Advances in cancer care have yielded enormous benefits and saved millions of lives. Between 2000 and 2015, high-income countries cut cancer patients’ probability of dying from the disease by 20 percent.
But this progress has eluded much of the rest of the world, thereby deepening longstanding global inequalities. And the problem is getting worse. Seven of every ten people who will die from cancer in the coming two decades will be in low- and middle-income countries, many of which lack even the basic tools to address the crisis they face. By 2040, cancer will kill 11 million people annually in these countries.
In Latin America and the Caribbean, there were nearly 1.5 million cancer cases in 2020. By 2040, annual cases are expected to rise by almost one million, with annual deaths increasing from 713,000 to 1.25 million. Likewise, Africa, which already has a cancer death rate 30 percent above the global average, will experience a surge in cases in the coming decades.
Changing that trajectory must become a higher global priority. A profound epidemiological shift is underway, and it is in everyone’s interest to stay ahead of it. As standard-of-living improvements lead to longer lifespans, deaths from cancer are outpacing those from communicable diseases.
In Africa, cancer now kills more people than tuberculosis and at least as many as malaria. Since late 2019, six times more Africans, and ten times more Asians, have died from cancer than have died from COVID-19.
The allocation of health-care spending has yet to account for this shift. In many low- and middle-income countries, funding to combat non-communicable diseases like cancer is still a small fraction of what is spent fighting communicable diseases.
With 23 countries in Africa lacking even a single radiotherapy machine, over 70 percent of the continent’s population does not have access to this treatment, even though more than half of all patients will need it. The annual per capita expenditure on radiotherapy in Africa is $0.53; in North America, where radiotherapy needs are fully met, the figure is 35 times higher (and a similar comparison can be made with Europe).
Global cancer mortality rates reflect this inequity. In high-income countries, seven in ten children with cancer survive; in Africa, fewer than three in ten children do. In Latin America and the Caribbean, where 10 percent of the world’s childhood cancer cases arise, more children and adolescents die of the disease than of any other cause.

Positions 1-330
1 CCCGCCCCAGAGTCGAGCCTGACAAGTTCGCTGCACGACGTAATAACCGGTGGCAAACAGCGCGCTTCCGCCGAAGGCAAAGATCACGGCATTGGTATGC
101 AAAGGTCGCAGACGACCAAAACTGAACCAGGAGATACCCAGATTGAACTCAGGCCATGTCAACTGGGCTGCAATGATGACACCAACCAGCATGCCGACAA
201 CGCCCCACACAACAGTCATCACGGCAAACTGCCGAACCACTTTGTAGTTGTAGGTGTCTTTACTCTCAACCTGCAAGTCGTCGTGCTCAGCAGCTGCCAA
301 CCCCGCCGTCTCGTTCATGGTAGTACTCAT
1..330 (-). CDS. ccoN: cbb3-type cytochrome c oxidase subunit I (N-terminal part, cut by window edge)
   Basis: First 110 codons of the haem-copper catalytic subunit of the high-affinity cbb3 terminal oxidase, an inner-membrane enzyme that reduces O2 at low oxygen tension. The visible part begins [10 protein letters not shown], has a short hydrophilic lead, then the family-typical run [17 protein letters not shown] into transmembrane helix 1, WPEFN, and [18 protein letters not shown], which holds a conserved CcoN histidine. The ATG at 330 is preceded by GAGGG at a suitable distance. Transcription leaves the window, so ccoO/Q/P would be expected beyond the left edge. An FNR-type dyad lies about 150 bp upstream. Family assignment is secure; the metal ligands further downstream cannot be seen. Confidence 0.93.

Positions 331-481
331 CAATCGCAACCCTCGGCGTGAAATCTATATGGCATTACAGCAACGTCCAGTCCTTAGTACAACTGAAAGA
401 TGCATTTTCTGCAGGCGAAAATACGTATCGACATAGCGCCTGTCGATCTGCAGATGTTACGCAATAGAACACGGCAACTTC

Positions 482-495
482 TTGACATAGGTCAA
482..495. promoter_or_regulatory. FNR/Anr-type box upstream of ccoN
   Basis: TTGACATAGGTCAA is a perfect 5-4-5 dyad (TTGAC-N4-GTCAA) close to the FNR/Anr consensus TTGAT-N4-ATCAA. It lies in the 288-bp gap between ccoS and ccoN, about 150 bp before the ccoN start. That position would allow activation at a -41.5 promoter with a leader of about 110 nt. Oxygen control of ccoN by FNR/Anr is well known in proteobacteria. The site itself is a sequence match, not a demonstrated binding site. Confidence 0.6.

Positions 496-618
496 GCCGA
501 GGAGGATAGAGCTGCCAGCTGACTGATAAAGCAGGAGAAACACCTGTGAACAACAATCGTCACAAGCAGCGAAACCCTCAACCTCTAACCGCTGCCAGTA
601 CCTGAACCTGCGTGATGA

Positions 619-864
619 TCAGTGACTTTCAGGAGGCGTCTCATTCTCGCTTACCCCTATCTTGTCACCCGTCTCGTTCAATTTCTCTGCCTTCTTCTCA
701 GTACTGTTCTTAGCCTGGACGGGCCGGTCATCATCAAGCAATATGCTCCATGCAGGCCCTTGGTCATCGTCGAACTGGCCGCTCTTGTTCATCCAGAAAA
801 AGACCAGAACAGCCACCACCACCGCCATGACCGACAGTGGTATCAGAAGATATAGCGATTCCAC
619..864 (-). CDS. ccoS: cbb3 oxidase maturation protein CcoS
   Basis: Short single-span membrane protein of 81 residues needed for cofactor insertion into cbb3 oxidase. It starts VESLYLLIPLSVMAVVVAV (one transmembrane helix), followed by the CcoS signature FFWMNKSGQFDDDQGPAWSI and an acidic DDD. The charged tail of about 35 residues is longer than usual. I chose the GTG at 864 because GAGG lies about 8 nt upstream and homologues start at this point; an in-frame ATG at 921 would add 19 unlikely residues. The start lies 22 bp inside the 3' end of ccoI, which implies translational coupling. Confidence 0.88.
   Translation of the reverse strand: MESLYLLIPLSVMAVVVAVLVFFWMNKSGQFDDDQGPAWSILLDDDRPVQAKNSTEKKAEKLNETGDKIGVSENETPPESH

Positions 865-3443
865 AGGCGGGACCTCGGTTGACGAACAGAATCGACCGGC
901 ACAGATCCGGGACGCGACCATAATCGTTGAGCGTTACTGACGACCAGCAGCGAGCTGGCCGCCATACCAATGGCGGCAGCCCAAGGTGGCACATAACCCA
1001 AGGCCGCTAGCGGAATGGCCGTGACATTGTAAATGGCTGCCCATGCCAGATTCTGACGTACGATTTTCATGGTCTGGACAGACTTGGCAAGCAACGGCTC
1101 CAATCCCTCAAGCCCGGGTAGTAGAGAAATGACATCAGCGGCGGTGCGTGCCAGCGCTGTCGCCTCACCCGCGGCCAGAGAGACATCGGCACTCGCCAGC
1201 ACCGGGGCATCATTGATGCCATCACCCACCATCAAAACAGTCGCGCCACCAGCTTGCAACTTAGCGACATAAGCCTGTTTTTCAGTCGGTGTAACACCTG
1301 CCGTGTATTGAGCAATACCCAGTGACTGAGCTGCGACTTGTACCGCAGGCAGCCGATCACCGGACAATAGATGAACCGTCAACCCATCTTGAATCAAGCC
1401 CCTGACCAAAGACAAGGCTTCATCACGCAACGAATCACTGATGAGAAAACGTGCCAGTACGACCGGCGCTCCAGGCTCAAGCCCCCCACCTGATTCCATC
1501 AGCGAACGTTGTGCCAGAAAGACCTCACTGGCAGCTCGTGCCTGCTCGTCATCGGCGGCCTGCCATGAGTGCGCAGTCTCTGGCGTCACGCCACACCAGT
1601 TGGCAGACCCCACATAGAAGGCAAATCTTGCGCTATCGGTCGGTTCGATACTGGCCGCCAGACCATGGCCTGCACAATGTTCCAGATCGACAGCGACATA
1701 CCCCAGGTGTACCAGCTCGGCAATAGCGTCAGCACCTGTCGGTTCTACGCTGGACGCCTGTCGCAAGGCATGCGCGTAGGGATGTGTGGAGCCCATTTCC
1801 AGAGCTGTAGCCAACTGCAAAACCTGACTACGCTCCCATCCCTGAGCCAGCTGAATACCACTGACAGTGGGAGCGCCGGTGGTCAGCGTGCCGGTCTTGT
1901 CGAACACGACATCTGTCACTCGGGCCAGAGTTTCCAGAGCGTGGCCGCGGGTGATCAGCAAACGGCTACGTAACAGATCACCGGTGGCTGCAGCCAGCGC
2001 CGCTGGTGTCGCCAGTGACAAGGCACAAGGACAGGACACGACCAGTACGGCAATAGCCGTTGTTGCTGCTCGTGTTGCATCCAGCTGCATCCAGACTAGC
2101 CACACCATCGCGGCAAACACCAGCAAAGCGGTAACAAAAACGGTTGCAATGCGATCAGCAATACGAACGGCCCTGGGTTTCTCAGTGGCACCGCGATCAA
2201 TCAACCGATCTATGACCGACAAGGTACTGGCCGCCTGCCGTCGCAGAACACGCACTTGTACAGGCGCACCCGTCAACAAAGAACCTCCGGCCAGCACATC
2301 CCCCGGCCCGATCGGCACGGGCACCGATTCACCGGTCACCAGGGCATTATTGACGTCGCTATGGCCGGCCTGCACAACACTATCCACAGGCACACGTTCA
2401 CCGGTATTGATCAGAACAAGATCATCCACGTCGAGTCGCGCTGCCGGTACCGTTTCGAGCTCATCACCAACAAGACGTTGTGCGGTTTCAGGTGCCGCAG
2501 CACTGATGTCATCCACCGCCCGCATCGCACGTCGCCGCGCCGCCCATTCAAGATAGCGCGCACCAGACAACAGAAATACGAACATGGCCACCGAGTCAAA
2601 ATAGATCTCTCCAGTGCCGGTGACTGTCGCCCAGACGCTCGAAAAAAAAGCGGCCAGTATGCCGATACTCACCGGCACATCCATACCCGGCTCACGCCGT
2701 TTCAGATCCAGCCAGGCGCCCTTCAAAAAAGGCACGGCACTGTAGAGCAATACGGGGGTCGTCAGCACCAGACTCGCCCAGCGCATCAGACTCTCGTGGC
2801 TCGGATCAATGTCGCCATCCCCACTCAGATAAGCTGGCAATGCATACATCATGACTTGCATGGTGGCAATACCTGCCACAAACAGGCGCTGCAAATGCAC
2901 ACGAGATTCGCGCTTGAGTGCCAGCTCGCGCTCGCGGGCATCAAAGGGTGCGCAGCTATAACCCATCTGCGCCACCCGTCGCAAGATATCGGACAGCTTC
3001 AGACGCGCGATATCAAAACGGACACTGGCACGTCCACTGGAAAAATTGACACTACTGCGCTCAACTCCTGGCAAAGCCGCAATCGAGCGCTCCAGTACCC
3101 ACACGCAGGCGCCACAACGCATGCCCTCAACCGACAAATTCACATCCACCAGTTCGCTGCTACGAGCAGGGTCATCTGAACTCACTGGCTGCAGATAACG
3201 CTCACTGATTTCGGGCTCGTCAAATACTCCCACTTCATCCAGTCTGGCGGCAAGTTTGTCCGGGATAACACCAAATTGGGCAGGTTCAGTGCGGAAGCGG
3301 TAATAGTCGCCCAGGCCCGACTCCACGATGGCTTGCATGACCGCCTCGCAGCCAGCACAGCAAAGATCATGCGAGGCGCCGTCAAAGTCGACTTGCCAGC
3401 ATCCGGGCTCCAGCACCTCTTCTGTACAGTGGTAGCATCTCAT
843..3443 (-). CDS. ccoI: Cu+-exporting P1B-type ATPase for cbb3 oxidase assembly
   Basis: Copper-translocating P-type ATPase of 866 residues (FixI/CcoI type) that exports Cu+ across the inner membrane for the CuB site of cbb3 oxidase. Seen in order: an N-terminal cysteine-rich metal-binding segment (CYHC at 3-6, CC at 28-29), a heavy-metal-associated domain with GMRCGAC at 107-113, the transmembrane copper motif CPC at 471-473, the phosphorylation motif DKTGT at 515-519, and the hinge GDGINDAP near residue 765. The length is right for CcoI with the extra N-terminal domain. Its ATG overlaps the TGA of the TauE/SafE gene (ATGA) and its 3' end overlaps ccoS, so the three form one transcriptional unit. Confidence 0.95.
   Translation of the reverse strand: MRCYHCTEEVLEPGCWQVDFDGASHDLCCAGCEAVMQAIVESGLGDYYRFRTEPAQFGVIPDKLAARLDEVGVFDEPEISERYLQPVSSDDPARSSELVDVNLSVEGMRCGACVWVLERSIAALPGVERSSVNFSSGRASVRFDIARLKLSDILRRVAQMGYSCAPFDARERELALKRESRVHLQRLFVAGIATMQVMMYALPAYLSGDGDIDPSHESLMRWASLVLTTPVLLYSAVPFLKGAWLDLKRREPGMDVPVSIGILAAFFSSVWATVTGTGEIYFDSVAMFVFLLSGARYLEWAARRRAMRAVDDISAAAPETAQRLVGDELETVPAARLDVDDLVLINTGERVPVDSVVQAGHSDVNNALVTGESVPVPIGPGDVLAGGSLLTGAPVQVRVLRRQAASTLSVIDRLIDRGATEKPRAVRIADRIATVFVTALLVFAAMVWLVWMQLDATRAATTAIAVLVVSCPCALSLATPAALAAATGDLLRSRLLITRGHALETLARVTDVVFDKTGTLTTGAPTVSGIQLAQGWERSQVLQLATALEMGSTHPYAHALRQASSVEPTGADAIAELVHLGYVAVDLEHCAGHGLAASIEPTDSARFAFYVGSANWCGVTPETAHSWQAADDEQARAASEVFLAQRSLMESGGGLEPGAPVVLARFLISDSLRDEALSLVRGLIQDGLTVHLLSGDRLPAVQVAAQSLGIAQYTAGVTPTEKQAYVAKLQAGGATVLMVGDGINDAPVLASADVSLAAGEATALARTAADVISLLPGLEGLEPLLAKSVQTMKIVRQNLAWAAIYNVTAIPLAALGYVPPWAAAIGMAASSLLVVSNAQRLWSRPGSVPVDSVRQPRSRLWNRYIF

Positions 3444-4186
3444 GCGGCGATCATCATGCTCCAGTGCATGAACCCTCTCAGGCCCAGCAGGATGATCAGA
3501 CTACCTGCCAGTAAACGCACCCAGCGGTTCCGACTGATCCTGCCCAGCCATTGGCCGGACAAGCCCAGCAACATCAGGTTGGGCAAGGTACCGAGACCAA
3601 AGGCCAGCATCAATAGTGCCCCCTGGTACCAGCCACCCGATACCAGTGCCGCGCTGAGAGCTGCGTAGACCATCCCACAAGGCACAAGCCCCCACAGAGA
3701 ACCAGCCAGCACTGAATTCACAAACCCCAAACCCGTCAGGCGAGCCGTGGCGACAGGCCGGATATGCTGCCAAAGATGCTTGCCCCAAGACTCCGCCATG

These inequalities need not persist. Investments in fighting cancer can yield significant returns. Expanding and improving treatment, imaging, and quality of care could increase the five-year survival rate by tenfold in low-income countries, and more than double it in lower-middle-income countries. Scaling up access to nuclear medicine (specialized radiology) and medical imaging services could avert nearly 2.5 million cancer deaths worldwide by 2030, yielding global lifetime productivity gains of some $1.3 trillion — a net return of $180 per $1 invested.
Some readers may wonder why the head of the world’s nuclear proliferation watchdog is writing about the gap in global cancer care. In fact, the International Atomic Energy Agency has a multifaceted mandate and was created to bring peaceful applications of nuclear science to the people who need them. Because nuclear medicine plays a leading role in fighting cancer, one of our primary tasks is to help member states avail themselves of this technology. From Niger to Uzbekistan, we have been helping countries expand their capacity to fight cancer for more than six decades.
While each country must determine its own priorities, the international community can and does play a valuable supporting role. Last month, World Health Organization Director-General Tedros Adhanom Ghebreyesus and I pledged to scale up our organizations’ long-standing collaboration in helping countries fight cancer.
At the IAEA, we have put a lot of thought into how to do this, mapping cancer assets and needs across developing countries and calculating the positive returns on investment in a range of local scenarios. This work led us to launch Rays of Hope, an initiative that brings together donor governments, technical and medical experts, international organizations, public-finance institutions, and the private sector. Together, all can help countries with little or no capacity to build the necessary infrastructure, procure new equipment, support innovation, and provide the required training. Moreover, countries that are further along in these areas can become regional anchors, helping to widen access to care and training.
With the number of cancer cases increasing, standing still means going backwards. COVID-19 interrupted cancer care around the world. In Africa and Latin America, the number of nuclear medicine procedures initially fell by 69 percent and 79 percent respectively.
Policymakers worldwide now must reassess their priorities accordingly. Doing so will help to address a deep injustice, and it will put us on track to ensure that the progress made in fighting communicable diseases is not offset by the rise of non-communicable ones, particularly cancer.
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